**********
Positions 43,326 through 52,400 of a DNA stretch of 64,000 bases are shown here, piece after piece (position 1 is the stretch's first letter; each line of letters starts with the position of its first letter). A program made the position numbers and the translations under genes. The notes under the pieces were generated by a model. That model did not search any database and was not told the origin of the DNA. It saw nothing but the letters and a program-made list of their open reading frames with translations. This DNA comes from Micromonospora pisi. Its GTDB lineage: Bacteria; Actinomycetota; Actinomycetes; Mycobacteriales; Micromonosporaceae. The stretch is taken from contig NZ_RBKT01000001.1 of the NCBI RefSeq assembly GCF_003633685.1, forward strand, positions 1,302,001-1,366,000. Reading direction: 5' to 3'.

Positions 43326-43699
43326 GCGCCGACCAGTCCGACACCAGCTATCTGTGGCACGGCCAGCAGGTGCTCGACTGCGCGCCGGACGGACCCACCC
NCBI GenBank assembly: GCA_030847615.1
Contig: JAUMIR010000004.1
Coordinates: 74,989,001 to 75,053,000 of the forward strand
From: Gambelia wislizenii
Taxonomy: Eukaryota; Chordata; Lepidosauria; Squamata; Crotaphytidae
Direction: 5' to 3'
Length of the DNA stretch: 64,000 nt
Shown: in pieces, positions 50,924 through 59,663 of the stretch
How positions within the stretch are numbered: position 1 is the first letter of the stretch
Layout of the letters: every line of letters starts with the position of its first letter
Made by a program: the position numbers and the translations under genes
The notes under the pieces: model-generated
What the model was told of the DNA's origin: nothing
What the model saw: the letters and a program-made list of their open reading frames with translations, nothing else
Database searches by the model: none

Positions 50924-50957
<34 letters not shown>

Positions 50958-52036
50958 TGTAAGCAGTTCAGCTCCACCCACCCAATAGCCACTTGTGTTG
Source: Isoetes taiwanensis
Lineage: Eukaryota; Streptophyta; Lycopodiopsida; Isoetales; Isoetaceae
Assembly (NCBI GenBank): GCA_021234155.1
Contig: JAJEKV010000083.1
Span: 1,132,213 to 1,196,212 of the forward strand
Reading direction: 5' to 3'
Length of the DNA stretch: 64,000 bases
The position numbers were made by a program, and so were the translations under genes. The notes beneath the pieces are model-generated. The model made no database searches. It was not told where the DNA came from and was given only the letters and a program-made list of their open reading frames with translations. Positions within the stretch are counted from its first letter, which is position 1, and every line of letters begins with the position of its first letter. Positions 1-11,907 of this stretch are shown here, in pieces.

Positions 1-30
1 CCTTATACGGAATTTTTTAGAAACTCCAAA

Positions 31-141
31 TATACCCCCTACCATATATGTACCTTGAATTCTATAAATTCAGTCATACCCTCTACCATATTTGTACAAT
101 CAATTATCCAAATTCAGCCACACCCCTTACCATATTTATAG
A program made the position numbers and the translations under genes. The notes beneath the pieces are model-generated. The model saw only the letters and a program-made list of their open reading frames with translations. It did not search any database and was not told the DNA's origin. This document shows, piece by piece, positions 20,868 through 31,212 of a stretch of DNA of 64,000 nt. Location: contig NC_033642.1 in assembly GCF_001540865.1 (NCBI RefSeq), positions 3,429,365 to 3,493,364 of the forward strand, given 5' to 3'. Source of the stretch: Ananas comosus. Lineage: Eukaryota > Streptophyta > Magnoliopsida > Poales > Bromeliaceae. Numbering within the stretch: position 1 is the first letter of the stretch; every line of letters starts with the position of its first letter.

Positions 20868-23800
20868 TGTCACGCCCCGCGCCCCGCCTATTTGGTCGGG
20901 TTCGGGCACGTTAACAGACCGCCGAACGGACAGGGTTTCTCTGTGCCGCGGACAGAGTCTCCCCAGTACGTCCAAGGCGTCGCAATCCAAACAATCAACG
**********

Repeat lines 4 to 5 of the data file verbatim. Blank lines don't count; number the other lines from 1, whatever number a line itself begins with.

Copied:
NCBI GenBank assembly: GCA_030847615.1
Contig: JAUMIR010000004.1